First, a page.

Now don't get me wrong. I would happily accept a large cash amount. Like you, I would know how to cope with the new pressures (of course we would!). Oh, the good that we could do with a load of wonga! Yet I do wonder. I heard a story last week about a man who lived locally. He used to visit a couple of pensioners regularly, help them with a bit of shopping, and generally keep an eye on them. Then one day he told them that he was moving away to live with his sister. So off he went. It was a few weeks later that someone told the couple that he had not gone to his sister at all. He had won £2m.

Rather than tell anyone of his good fortune, he had (almost) kept quiet about it. He thought that he could not live in the same neighbourhood anymore (what is life going to be like when you have got many times the income of everyone else?) and so moved house to a distant part of the country.

I wonder if he is happy with his 'good fortune'. Hopefully, life in the distant part of the country is blissful. But, if you are retired after a normal life of graft and struggle, is it easy to find new friends when you live alone, with a different accent, among people who have lived more affluently for decades?

So, there is something for you to think about today! I am still sure that I would cope very well if the win came to us, and it would be interesting to find out, but.......


My e-book, "How to Live and Die Without Regrets" will shortly be available directly from all e-reader outlets. More details soon....

Meanwhile, the following review has appeared on he Smashwords:

"Really superb. It's easy to read but not at the expense of substance and sets the reader thinking about their own life. You're left evaluating your own values in life, without feeling like you've been lectured or judged. It's an entertaining and amusing read, but one which will stay with you. I highly recommend it."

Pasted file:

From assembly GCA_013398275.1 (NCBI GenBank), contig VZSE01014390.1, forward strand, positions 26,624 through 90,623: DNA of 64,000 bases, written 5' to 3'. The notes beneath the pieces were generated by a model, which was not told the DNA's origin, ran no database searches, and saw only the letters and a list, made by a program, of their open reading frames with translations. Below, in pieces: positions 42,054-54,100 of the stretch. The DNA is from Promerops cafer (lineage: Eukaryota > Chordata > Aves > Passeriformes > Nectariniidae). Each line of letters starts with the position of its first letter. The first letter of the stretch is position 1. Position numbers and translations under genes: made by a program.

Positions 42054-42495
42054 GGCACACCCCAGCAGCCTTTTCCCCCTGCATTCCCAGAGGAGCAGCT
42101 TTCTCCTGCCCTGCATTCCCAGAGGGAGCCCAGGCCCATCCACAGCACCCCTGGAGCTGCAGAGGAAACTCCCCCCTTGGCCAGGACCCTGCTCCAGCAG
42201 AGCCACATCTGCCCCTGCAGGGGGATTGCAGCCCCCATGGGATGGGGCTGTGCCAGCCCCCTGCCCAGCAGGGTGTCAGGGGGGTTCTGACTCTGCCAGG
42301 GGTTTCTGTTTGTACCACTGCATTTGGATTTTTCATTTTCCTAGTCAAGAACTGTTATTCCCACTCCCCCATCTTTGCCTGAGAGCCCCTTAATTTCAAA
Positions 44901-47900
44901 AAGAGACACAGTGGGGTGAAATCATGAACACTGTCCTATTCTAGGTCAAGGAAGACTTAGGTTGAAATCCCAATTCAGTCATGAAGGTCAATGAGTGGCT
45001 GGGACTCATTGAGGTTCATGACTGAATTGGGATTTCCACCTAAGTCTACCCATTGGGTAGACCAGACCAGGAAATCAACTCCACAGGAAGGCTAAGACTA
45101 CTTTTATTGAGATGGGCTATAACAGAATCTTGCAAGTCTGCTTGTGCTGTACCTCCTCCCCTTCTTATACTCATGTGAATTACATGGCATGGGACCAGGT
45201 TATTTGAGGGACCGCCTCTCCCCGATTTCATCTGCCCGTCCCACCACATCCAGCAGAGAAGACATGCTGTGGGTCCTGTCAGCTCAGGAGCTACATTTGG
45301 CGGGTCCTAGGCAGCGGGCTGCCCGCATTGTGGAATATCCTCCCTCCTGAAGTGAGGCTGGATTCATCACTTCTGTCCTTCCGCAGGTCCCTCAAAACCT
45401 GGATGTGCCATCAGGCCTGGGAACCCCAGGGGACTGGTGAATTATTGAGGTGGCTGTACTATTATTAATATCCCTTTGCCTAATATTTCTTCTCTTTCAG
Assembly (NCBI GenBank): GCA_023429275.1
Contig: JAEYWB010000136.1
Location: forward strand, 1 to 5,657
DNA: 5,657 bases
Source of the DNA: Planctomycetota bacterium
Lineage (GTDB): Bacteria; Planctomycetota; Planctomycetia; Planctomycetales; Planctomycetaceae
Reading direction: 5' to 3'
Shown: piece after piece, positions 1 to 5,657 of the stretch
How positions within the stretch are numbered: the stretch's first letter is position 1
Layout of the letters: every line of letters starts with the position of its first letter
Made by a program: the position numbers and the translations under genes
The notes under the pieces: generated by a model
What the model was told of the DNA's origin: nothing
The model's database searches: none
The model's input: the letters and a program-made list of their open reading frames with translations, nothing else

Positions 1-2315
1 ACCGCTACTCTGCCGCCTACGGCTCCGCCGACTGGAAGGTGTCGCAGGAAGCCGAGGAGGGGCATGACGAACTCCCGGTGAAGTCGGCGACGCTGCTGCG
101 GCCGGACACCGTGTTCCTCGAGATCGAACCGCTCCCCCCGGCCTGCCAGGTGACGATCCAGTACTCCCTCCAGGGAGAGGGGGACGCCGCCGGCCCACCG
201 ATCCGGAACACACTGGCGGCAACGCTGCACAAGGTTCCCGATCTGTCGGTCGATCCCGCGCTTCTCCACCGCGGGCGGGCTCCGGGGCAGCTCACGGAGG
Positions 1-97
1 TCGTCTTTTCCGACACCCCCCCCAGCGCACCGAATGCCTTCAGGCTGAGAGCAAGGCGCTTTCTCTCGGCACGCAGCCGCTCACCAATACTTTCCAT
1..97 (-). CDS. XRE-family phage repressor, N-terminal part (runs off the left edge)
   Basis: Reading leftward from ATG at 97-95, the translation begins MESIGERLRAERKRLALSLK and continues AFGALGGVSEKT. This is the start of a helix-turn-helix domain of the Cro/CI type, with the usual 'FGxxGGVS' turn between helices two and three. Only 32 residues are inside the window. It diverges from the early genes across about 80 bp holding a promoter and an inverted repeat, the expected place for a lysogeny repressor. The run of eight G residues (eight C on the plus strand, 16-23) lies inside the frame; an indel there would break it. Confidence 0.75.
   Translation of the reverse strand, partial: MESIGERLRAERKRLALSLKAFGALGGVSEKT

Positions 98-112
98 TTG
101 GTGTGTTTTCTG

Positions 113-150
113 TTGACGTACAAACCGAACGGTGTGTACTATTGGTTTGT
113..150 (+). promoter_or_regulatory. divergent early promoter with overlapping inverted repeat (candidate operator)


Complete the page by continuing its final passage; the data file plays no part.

So wrote Philosopher's Stone, who awarded the book 5 stars.

Well, thank you Mr/Mrs/Miss/Ms Philosopher's Stone for that review.

If I read that about some other book, I would buy it!

For the moment it is accessible via Kindle, Kindle for PC, and

Wednesday, 2 May 2012

Mental Survival

My spies tell me that Terry Waite was speaking at an event in London today, and included the mantra of 'no regrets, no self-pity, no sentimentality'. If you are one of those who has read my book (see below) you will recognise that this was his plan, while held captive in Beirut, to survive mentally through his tremendous ordeal. He did not, of course, know that he would survive from one day to the next.

He added today that he found that in times of great distress your body comes to your aid. He said that while in captivity he had only good dreams. Then one when day he was told that he would die in five hours time he fell asleep for all of the five hours.

Part of that, I am certain, is that Terry had a clear conscience during the time he was held. He had no guilt for his situation, so did not beat himself up about the dreadful plight he had found himself in.

So, no guilt equals a clear conscience, which leads to greater mental resilience. If that worked for someone in the most desperate time of his life, then being guilt-free is a mighty fine way to live normally!

"How to Live and Die Without Regrets" is my e-book. It is available from,   for all e-readers, computers, smartphones & tablets

or through Kindle,

and at $1.99 in nearly free!

Saturday, 28 April 2012

Guilt - A Curse.

If you want to have a happy life it is vital to steer clear of having to carry the burden of guilt. Sure, we all have problems in our life history that we feel uncomfortable about. But there is a huge difference between the ordinary "I wish I hadn't done that" feelings and REAL guilt. Real guilt is something that is a constant companion, and is very hard to shrug off. It never goes away, and life is hard when it is present.